I hate PR people.

I can say that because I am one, but also because those of you who do blogger and media relations disappoint me.


It’s rare these days for me to go out with friends without hearing a story of how a PR person didn’t do their research or prepare their client for an interview before a blogger or “social media influencer” was approached.

In fact, it’s become a game to see who can tell me the worst story they’ve had of late. Their ultimate goal is to hear me yell, “I hate PR people!”

Unfortunately, it’s a refrain both friends and my Arment Dietrich team hear a lot.

The Auto Show

Take the Auto Show, for instance. A handful of social media influencers were invited as media to a dinner and the opening without an understanding of why they were there. From my purview, it looks like the PR people went to the Social Media Club website, downloaded a list of their former and current board members, and invited those people.

No research. No discussion about why each was invited. No review of whether or not they have blogs and if those blogs fit the client’s needs. No expectations set. No client preparation for the interviews. Nothing.

Not only did the bloggers/influencers not understand why they were there (though it sounds like they  had a blast…and free dinner), the clients didn’t know who each of them were and were not prepared to answer specific questions about the blogger’s expertise or topic.

Event PR

I get it. I do. Your job is to get as many interviews during the show as you can. No one said they had to be good interviews or make sense for the client. As long as the interviews happened and your client was busy talking to many bloggers or journalists, the event is a perceived success.

Even better if all of those people write something, but I know you can’t guarantee that they will, so you don’t.

But it’s not just events. It’s daily pitching that is a disaster, too.

I know we’ve talked about this before and I also realize most of you who read this blog are not the offenders.

Perhaps you’ll either forward this to a friend or they’ll find it through search (but that also means they know they’re doing something wrong and want to fix it, which is a huuuuuge leap).

The Rules of Pitching

I’ve put together a list of seven things you must do when pitching a blogger or journalist, no matter if it’s for an event or a story you want us to cover.

  1. The online media directories, such as Cision and Vocus, are a starting point. They help you create lists easily and target effectively, but the services do not do the research for you.
  2. Do your freaking research. I get an email at least five times every day that has nothing to do with anything we cover here. One of my favorites of late? Someone wrote an article on Super Bowl advertising, sent it to hundreds of people in the “to” line (didn’t even BCC everyone) and invited all of us to run it. I guess that PR pro has never heard of Google Panda or duplicate content.
  3. Go online. It used to be that we would get out the big, green Bacon’s books, copy a list of people, and then either subscribe to the magazines and newspapers or go to the library and check them out to do research. I remember how exciting it was when everything went online. No more hours of research. But no one uses the Internet. Every, single blog has an “about” page, which typically includes what they write about and how to pitch them. READ THAT.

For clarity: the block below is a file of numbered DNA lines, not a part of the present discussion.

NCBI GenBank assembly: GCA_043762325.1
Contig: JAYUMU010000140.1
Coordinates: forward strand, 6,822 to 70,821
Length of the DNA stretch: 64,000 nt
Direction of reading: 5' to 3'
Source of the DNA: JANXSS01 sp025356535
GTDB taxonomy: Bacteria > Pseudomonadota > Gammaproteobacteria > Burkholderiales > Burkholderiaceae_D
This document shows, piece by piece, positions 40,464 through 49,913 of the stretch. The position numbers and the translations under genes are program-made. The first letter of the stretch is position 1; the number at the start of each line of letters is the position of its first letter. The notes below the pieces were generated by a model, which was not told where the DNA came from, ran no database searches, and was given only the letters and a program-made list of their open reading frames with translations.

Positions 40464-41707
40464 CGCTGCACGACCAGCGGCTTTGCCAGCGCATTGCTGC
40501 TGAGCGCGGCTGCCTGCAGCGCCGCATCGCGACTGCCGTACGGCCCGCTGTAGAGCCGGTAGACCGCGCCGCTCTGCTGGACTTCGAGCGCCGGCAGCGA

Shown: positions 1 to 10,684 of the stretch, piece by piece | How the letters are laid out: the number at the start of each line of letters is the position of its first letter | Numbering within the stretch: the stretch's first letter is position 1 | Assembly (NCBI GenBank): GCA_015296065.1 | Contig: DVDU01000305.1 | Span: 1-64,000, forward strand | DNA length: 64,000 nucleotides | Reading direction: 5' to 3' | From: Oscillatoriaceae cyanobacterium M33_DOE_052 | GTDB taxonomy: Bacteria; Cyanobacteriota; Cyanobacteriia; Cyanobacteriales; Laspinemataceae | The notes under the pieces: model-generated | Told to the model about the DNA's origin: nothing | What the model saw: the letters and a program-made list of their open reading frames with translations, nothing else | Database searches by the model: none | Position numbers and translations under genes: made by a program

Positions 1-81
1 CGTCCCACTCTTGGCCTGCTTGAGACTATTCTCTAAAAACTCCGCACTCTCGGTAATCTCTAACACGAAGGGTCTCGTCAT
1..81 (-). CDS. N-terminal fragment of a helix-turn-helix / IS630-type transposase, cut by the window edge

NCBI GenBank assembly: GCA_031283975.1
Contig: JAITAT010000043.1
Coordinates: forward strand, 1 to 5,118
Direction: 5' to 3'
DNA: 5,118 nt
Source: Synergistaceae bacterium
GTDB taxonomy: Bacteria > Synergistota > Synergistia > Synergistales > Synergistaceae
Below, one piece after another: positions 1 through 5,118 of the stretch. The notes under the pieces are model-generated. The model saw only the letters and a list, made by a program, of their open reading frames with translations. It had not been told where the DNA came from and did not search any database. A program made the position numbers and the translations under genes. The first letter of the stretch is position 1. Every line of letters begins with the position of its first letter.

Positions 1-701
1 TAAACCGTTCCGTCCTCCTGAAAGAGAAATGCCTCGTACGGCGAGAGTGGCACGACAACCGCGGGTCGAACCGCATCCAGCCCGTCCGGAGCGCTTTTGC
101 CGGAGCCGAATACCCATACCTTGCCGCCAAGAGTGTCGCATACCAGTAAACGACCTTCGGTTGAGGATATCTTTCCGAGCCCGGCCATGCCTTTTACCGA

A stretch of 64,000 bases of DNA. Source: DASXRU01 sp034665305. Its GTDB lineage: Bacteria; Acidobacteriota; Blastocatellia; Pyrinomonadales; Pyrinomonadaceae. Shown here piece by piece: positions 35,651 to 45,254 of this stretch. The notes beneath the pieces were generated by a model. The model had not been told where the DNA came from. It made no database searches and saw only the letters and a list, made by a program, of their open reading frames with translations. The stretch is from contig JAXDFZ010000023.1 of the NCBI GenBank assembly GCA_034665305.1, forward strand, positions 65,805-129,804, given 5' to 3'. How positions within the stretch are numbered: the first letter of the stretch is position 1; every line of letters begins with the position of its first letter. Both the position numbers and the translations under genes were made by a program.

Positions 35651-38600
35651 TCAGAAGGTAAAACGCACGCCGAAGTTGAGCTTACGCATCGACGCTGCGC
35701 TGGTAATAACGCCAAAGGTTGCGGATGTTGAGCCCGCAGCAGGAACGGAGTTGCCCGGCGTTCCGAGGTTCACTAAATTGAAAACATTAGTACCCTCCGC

4. Stop the spam. I swear if I get one more email that doesn’t have an unsubscribe button, the poor PR pro on the other end is going to have the wrath of hundreds of poor email pitches built up over time.
  5. Stop emailing me multiple times. If I don’t respond, I am not interested. You forwarding your previous email to me, to show me how many times you’ve sent it to me without response is not charming or enduring. I get hundreds of emails a day. If I want to do something with yours, you will hear from me or Lindsay Bell. If it’s not well-researched and the pitch isn’t relevant to us, I will delete it without responding. Don’t contact me again.
  6. If I tell you no, don’t contact Lindsay. And vice versa. Sometimes I’ll tell you no because the story isn’t interesting to us or because you want it to run tomorrow and we don’t have space for it. Lindsay has this blog running like a machine. Think of it as a trade magazine. We are a good six weeks out with our blog schedule. Unless it’s how Beyonce’s PR people royally screwed up, we’re not going to push something to make room for your five tips on search engine optimization. So don’t go running to Lindsay to beg her to run it, after I told you no.
  7. For the love of all things great, don’t call me out on Twitter for not responding to your email. My not responding is me being nice. If you get a response from me, either I’m interested or I’m fed up and you are the straw that broke the camel’s back. I’m much nicer than some of my peers. Some will email you and shame you…which is hilarious to all of us that are BCC’d, but not hilarious to you.
As Mitch Joel always says, “If the pitch is relevant to me, it works 100 percent of the time.” Wouldn’t you rather follow the steps above, create a really relevant pitch, send it to only 20 people and have all of them run something instead of sending the same, exact pitch to 2,000 people and have no one run it?

P.S. Everyone wish Lindsay a very happy birthday!

Gini Dietrich

Gini Dietrich is the founder, CEO, and author of Spin Sucks, host of the Spin Sucks podcast, and author of Spin Sucks (the book). She is the creator of the PESO Model and has crafted a certification for it in partnership with Syracuse University. She has run and grown an agency for the past 15 years. She is co-author of Marketing in the Round, co-host of Inside PR, and co-host of The Agency Leadership podcast.

View all posts by Gini Dietrich